Robots are increasingly populating — and in some cases taking over — the workplace, performing tasks that humans aren't capable of, or making others more efficient. But they can't do it all just yet. One seemingly simple job that robots still struggle with is identifying objects and picking them up.
But researchers from MIT and Princeton have come up with a solution to improve the dexterity of robotic limbs.
The "pick-and-place" system is comprised of a standard robotic arm outfitted with a custom gripper and suction cup. An algorithm was written to allow the robot to grab an item from a bin of random objects and hold it securely without knowing anything about it beforehand.
It's this algorithm that allows the system to go beyond what current technology is capable of. Most robots that are used on production lines are carefully calibrated for one very specific movement. The researchers used a deep neural network to teach their arm how to handle any given object. The system recorded a 54 percent success rate using suction, a 75 percent success rate while grasping, and recognized objects with 100 percent accuracy during the Amazon Robotics Challenge.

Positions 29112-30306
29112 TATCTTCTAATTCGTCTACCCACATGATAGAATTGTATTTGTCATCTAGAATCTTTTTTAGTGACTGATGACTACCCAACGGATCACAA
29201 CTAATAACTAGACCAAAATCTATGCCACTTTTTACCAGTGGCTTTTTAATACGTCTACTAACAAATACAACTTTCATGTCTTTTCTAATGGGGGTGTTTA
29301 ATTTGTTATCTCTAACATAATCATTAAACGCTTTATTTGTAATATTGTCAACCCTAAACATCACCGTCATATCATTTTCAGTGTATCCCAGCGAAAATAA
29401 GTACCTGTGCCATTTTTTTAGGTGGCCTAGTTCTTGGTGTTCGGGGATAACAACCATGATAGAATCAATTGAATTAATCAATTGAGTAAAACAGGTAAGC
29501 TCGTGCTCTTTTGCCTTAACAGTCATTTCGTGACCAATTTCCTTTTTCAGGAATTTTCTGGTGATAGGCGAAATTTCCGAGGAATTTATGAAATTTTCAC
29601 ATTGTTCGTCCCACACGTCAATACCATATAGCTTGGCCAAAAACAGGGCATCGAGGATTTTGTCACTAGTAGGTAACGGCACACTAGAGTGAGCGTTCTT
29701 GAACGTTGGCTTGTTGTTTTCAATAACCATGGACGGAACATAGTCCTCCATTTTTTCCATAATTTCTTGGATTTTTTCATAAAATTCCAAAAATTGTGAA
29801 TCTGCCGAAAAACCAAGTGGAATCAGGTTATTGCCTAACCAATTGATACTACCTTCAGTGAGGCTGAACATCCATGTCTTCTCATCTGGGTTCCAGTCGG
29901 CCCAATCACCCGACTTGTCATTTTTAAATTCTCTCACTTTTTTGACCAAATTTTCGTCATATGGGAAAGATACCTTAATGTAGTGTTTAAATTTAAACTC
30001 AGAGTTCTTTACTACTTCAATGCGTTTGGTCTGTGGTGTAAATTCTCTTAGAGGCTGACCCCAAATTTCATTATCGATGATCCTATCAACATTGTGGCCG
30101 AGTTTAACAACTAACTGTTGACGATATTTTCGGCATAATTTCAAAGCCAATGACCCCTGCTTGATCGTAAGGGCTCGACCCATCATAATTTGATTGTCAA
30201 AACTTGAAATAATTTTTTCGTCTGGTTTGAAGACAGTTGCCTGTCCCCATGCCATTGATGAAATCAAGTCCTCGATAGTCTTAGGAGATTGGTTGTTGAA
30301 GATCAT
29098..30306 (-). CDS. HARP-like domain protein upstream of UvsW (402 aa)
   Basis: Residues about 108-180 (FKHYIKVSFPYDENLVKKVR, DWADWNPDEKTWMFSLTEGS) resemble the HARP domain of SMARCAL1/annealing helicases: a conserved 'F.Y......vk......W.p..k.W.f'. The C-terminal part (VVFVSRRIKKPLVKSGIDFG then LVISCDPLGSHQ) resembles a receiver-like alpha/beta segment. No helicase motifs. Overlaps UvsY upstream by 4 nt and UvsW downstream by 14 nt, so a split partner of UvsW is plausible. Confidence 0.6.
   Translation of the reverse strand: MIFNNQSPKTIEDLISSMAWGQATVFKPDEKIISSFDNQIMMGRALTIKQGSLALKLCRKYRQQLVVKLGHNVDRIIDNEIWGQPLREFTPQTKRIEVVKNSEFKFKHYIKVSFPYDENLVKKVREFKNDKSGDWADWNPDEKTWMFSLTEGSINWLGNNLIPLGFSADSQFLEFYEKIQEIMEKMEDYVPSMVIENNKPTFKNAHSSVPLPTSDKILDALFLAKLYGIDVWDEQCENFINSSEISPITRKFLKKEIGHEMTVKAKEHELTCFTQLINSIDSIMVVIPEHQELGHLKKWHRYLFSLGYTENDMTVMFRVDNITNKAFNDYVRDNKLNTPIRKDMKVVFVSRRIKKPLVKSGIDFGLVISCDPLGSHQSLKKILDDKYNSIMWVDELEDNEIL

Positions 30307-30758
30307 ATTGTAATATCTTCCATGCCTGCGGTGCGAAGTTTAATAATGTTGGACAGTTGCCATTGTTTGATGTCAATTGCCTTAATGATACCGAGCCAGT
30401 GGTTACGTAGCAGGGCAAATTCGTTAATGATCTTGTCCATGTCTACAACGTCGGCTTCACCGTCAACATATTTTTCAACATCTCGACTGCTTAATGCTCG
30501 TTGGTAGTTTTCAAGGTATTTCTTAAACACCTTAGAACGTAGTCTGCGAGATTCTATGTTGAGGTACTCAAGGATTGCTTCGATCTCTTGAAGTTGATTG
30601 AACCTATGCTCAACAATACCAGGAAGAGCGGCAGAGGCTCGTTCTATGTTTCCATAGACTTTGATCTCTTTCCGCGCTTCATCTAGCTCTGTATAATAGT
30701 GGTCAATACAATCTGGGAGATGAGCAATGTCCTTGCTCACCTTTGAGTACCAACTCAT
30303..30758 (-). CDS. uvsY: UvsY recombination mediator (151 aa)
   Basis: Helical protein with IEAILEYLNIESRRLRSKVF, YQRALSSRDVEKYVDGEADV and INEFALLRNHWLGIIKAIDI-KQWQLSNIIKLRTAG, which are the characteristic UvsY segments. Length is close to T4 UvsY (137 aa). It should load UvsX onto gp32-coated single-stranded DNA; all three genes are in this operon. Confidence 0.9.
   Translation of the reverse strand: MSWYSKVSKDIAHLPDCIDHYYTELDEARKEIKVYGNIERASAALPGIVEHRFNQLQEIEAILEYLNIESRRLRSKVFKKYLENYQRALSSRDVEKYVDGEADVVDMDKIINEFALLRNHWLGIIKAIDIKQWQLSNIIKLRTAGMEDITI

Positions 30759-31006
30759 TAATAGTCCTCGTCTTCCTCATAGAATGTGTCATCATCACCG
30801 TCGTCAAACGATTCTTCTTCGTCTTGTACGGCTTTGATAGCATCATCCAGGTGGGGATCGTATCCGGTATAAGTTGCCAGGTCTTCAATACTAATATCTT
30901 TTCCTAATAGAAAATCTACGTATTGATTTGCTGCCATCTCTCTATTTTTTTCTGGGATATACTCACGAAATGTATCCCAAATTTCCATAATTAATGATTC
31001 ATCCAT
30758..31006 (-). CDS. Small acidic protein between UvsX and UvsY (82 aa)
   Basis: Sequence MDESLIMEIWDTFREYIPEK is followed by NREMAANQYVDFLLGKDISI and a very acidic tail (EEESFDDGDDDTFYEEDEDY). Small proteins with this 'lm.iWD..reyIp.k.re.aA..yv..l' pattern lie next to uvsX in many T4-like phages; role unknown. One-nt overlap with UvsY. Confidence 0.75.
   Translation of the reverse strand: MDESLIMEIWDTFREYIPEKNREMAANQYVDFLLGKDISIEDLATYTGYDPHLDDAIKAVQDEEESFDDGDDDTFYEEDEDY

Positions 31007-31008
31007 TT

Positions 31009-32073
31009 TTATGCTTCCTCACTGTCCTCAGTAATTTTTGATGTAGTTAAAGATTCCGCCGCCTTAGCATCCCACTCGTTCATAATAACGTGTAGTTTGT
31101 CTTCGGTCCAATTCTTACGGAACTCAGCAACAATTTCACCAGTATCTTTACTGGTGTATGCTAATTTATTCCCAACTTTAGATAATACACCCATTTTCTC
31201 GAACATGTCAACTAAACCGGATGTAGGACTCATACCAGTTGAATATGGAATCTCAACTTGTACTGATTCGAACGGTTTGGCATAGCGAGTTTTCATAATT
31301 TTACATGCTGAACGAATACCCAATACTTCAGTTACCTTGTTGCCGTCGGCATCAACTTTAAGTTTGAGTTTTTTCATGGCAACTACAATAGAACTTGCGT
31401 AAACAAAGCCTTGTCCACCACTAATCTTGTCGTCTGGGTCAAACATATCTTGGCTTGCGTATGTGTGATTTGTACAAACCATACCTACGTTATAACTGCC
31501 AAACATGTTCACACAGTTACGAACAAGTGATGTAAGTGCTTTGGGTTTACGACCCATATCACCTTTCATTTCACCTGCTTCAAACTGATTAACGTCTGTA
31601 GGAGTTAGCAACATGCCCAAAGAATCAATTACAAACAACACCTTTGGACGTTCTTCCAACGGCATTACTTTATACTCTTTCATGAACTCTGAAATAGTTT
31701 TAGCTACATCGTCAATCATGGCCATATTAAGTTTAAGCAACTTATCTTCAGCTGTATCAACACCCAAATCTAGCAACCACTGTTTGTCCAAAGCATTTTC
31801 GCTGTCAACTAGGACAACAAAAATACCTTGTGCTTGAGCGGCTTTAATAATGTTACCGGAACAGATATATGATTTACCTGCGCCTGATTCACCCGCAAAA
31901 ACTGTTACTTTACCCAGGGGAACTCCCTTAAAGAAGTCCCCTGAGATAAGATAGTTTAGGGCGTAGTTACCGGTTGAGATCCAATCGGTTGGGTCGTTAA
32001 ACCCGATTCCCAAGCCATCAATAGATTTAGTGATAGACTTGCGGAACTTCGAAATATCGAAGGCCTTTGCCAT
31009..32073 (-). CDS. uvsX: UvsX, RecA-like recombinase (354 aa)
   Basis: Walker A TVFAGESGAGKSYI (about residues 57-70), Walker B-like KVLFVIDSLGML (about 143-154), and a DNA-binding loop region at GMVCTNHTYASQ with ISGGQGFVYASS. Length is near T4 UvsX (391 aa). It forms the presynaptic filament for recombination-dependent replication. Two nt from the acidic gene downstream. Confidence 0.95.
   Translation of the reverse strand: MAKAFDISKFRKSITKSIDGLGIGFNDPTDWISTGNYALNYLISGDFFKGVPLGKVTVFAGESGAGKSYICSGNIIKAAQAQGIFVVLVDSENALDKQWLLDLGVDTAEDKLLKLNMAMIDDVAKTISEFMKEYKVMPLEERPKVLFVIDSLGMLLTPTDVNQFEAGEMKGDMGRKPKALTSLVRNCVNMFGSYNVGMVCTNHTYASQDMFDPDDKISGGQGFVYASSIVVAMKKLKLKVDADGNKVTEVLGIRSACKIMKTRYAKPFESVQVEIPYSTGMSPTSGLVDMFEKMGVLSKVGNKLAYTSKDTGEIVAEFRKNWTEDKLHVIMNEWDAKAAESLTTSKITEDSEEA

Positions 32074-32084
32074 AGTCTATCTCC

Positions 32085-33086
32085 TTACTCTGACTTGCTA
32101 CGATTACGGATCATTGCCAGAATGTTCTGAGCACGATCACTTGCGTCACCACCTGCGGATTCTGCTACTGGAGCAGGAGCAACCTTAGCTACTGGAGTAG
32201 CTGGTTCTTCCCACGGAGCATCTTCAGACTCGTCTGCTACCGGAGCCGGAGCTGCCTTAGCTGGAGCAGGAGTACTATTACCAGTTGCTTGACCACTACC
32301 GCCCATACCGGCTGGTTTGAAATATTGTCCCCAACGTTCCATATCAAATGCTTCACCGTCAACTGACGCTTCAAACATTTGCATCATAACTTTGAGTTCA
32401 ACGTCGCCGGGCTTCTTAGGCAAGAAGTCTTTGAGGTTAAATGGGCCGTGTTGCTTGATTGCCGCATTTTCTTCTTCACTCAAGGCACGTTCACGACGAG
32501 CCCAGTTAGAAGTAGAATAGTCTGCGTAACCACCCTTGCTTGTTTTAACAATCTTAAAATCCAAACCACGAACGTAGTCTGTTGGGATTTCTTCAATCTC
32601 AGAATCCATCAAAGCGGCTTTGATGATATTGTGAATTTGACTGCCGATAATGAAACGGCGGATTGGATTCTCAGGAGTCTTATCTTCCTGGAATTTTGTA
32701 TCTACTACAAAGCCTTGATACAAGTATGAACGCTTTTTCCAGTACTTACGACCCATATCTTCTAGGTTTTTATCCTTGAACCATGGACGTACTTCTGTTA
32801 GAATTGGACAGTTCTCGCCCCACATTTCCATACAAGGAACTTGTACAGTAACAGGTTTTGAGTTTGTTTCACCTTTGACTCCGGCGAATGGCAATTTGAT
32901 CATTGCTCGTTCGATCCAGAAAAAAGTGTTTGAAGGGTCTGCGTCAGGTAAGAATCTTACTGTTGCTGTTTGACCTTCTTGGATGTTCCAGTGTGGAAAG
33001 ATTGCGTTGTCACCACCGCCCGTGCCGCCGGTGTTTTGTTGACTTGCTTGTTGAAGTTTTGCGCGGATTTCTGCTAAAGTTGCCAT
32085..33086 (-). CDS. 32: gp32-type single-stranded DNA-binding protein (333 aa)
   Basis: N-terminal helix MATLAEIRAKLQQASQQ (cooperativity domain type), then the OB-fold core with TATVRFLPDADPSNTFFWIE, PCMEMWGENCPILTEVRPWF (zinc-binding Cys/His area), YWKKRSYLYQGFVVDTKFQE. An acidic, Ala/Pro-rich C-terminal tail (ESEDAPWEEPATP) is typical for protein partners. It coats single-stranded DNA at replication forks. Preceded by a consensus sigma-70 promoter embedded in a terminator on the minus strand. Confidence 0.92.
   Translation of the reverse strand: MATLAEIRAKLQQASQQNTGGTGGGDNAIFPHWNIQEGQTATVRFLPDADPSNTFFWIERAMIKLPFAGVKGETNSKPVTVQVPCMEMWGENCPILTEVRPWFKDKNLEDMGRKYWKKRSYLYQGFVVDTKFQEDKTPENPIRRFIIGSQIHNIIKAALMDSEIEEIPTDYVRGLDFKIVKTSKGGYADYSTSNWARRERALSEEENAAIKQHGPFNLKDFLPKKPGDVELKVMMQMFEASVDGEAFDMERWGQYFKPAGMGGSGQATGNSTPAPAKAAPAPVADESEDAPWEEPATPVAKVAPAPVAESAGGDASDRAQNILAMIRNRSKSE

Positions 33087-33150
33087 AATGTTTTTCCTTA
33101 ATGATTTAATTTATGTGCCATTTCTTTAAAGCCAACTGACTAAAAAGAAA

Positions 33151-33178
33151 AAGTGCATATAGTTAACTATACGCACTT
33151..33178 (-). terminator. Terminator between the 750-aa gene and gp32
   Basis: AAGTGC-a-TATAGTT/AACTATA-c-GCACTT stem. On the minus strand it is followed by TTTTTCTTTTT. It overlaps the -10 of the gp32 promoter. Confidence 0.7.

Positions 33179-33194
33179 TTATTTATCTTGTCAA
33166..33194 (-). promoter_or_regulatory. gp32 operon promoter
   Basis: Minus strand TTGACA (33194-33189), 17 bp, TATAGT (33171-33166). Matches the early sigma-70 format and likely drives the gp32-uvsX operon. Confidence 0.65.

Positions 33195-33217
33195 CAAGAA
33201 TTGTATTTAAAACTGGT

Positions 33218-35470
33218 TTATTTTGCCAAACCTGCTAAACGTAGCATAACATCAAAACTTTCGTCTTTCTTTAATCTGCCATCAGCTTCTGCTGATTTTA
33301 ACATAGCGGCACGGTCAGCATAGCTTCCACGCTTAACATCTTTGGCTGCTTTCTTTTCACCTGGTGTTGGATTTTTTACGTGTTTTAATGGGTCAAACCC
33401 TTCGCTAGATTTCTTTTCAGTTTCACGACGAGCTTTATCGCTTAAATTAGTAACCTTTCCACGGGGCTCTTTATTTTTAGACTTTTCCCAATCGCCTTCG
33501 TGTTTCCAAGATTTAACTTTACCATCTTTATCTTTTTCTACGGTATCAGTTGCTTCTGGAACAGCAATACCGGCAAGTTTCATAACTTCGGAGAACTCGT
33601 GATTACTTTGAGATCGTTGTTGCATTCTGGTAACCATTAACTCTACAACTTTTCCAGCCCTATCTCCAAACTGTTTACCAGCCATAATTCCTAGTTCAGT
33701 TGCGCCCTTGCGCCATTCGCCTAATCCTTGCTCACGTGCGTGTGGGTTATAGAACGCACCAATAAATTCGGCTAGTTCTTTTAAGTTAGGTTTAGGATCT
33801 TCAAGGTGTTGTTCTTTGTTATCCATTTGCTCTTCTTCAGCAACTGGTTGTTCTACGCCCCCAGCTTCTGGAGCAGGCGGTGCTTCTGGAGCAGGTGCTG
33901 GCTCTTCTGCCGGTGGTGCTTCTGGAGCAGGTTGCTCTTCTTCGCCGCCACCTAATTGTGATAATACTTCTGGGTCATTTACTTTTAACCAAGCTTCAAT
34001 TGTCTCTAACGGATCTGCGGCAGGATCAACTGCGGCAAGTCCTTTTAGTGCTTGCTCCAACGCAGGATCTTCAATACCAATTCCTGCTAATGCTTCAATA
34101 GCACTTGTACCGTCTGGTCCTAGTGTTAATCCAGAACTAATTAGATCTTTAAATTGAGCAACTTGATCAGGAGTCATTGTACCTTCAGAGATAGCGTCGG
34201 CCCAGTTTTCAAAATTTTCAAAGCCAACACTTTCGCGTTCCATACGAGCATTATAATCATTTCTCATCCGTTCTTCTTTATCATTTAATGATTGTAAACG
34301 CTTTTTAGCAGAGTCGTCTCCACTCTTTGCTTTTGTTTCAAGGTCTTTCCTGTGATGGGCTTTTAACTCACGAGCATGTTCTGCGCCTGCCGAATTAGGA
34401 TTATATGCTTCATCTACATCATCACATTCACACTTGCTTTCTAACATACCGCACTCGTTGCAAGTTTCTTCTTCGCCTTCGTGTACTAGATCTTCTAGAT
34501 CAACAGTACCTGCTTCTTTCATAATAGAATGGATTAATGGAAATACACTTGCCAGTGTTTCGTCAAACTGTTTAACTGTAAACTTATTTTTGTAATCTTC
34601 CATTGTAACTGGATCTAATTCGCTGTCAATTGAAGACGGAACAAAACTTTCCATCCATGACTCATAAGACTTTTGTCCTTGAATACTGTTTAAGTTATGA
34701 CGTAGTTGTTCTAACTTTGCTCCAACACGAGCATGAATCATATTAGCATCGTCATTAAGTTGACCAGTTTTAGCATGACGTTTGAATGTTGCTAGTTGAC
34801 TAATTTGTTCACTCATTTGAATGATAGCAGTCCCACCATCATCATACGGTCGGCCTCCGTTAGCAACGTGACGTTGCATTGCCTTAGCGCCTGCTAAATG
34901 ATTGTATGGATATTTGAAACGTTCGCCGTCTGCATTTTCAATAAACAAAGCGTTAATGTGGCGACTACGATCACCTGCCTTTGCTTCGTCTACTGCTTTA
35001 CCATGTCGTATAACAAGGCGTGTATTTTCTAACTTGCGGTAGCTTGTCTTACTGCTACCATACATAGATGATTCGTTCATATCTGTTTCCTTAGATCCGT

Learning by doing
The versatile artificial limb tackles the same challenge in four different ways: applying its suction cup vertically, applying it from the side, gripping vertically, and gripping vertically while using a separate tool to separate the object from a wall. During the experiment, the robot picked up object after object, while the researchers recorded successes and failures and fed the data into the neural network to teach the system how best to pick up various types of object.
A similar approach was used to develop the algorithm that manages visual perception. The researchers used stock photos to teach the robots to recognize each object in real life. The robot matched the pixels of each image with the right object using a set of on-board cameras.
The creators of the robot suggest that it could be used for organizing stock in a warehouse, grabbing things from a kitchen cabinet, or even digging through debris after an accident, to name a few. The idea is that the robotic arm — powered by machine learning — can tailor its approach to any situation, so its potential applications are very broad.
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